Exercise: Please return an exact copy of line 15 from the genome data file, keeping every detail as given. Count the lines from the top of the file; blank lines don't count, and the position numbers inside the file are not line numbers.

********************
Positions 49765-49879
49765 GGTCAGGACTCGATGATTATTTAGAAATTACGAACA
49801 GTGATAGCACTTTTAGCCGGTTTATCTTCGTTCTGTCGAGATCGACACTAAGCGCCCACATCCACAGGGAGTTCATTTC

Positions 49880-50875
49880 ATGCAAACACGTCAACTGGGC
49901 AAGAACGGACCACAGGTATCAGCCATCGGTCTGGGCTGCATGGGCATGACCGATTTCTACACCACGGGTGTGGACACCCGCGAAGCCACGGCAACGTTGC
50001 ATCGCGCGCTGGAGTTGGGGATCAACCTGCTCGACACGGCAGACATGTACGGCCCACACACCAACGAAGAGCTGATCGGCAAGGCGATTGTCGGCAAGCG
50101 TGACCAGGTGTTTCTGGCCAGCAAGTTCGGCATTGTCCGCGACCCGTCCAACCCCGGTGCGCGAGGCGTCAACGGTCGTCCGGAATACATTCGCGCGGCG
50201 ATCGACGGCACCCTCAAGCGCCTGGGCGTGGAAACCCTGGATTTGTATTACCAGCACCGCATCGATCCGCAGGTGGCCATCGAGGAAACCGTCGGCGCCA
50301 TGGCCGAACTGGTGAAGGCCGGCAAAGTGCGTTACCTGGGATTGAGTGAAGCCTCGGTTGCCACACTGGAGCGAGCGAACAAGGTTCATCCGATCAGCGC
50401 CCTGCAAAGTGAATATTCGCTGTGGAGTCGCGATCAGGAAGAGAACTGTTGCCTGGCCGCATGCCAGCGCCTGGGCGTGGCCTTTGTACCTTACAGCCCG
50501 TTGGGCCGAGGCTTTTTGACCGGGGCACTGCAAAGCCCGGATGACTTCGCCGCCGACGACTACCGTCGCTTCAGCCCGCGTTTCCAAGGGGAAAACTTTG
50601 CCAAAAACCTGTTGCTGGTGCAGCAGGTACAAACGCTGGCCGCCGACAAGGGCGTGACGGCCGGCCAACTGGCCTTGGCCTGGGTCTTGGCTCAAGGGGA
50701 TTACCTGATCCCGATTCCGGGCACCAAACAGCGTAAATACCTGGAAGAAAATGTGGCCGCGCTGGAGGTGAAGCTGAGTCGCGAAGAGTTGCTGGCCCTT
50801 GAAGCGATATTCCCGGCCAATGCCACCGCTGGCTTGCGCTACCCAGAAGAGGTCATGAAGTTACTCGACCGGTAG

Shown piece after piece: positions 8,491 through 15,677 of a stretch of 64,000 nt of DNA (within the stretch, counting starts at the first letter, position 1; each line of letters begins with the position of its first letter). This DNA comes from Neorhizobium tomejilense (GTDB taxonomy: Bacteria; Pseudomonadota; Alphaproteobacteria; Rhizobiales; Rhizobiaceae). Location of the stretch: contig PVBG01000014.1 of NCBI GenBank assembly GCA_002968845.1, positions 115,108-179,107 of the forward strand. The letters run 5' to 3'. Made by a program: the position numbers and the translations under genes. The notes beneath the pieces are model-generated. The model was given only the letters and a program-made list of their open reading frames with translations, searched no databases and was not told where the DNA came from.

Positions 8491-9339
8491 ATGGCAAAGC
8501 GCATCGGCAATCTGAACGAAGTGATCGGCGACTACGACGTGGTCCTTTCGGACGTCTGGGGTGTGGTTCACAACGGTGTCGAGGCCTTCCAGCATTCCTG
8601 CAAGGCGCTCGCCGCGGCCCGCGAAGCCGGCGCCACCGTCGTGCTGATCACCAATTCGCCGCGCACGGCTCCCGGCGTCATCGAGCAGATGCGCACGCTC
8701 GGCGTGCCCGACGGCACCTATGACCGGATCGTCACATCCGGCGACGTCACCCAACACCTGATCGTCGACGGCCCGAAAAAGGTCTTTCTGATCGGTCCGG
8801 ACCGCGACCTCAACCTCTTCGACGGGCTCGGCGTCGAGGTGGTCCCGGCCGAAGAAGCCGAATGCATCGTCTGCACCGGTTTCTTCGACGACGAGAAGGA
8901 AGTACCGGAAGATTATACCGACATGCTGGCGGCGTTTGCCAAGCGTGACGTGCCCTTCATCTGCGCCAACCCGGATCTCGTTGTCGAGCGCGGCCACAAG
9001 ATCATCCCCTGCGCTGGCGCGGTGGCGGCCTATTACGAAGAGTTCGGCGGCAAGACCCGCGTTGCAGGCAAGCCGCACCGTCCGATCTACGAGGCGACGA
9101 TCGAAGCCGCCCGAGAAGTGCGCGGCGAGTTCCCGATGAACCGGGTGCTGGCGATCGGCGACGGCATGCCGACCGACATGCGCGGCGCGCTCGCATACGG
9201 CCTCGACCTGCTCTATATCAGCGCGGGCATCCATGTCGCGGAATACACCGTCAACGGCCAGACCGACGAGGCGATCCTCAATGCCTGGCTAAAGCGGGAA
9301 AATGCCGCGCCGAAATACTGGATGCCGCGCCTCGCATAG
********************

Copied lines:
50801 GAAGCGATATTCCCGGCCAATGCCACCGCTGGCTTGCGCTACCCAGAAGAGGTCATGAAGTTACTCGACCGGTAG